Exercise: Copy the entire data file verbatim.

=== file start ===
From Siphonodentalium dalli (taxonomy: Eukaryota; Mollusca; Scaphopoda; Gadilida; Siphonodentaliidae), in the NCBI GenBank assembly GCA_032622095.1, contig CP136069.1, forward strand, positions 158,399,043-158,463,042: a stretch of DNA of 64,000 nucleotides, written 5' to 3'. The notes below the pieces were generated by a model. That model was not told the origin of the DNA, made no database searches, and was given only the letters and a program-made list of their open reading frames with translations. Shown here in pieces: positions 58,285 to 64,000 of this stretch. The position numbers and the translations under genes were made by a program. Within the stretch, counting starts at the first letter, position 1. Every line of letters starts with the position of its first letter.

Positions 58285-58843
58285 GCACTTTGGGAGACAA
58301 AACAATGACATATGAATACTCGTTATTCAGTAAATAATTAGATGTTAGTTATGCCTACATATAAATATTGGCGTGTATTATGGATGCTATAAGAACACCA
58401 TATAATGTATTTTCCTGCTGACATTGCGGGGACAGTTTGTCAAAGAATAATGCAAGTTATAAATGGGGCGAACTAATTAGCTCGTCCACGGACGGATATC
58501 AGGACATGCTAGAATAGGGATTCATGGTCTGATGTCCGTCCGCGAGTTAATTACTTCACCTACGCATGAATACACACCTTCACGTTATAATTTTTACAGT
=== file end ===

From Siphonodentalium dalli (taxonomy: Eukaryota; Mollusca; Scaphopoda; Gadilida; Siphonodentaliidae), in the NCBI GenBank assembly GCA_032622095.1, contig CP136069.1, forward strand, positions 158,399,043-158,463,042: a stretch of DNA of 64,000 nucleotides, written 5' to 3'. The notes below the pieces were generated by a model. That model was not told the origin of the DNA, made no database searches, and was given only the letters and a program-made list of their open reading frames with translations. Shown here in pieces: positions 58,285 to 64,000 of this stretch. The position numbers and the translations under genes were made by a program. Within the stretch, counting starts at the first letter, position 1. Every line of letters starts with the position of its first letter.

Positions 58285-58843
58285 GCACTTTGGGAGACAA
58301 AACAATGACATATGAATACTCGTTATTCAGTAAATAATTAGATGTTAGTTATGCCTACATATAAATATTGGCGTGTATTATGGATGCTATAAGAACACCA
58401 TATAATGTATTTTCCTGCTGACATTGCGGGGACAGTTTGTCAAAGAATAATGCAAGTTATAAATGGGGCGAACTAATTAGCTCGTCCACGGACGGATATC
58501 AGGACATGCTAGAATAGGGATTCATGGTCTGATGTCCGTCCGCGAGTTAATTACTTCACCTACGCATGAATACACACCTTCACGTTATAATTTTTACAGT